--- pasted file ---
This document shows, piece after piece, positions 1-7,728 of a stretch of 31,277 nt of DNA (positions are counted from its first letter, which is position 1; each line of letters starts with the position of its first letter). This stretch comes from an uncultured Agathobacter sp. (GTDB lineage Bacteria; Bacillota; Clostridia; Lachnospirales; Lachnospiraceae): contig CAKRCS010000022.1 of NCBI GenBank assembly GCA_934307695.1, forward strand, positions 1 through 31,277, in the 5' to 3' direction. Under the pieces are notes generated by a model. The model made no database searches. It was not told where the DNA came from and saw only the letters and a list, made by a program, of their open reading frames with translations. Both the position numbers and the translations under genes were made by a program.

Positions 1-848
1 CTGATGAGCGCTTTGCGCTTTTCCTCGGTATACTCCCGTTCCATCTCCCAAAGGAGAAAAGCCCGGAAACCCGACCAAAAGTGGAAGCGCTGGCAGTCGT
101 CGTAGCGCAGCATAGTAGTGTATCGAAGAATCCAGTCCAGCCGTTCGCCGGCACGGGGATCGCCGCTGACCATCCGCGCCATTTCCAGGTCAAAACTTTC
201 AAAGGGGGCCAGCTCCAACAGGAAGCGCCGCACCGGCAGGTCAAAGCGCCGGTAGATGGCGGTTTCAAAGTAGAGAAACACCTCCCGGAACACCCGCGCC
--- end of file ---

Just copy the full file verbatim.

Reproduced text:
This document shows, piece after piece, positions 1-7,728 of a stretch of 31,277 nt of DNA (positions are counted from its first letter, which is position 1; each line of letters starts with the position of its first letter). This stretch comes from an uncultured Agathobacter sp. (GTDB lineage Bacteria; Bacillota; Clostridia; Lachnospirales; Lachnospiraceae): contig CAKRCS010000022.1 of NCBI GenBank assembly GCA_934307695.1, forward strand, positions 1 through 31,277, in the 5' to 3' direction. Under the pieces are notes generated by a model. The model made no database searches. It was not told where the DNA came from and saw only the letters and a list, made by a program, of their open reading frames with translations. Both the position numbers and the translations under genes were made by a program.

Positions 1-848
1 CTGATGAGCGCTTTGCGCTTTTCCTCGGTATACTCCCGTTCCATCTCCCAAAGGAGAAAAGCCCGGAAACCCGACCAAAAGTGGAAGCGCTGGCAGTCGT
101 CGTAGCGCAGCATAGTAGTGTATCGAAGAATCCAGTCCAGCCGTTCGCCGGCACGGGGATCGCCGCTGACCATCCGCGCCATTTCCAGGTCAAAACTTTC
201 AAAGGGGGCCAGCTCCAACAGGAAGCGCCGCACCGGCAGGTCAAAGCGCCGGTAGATGGCGGTTTCAAAGTAGAGAAACACCTCCCGGAACACCCGCGCC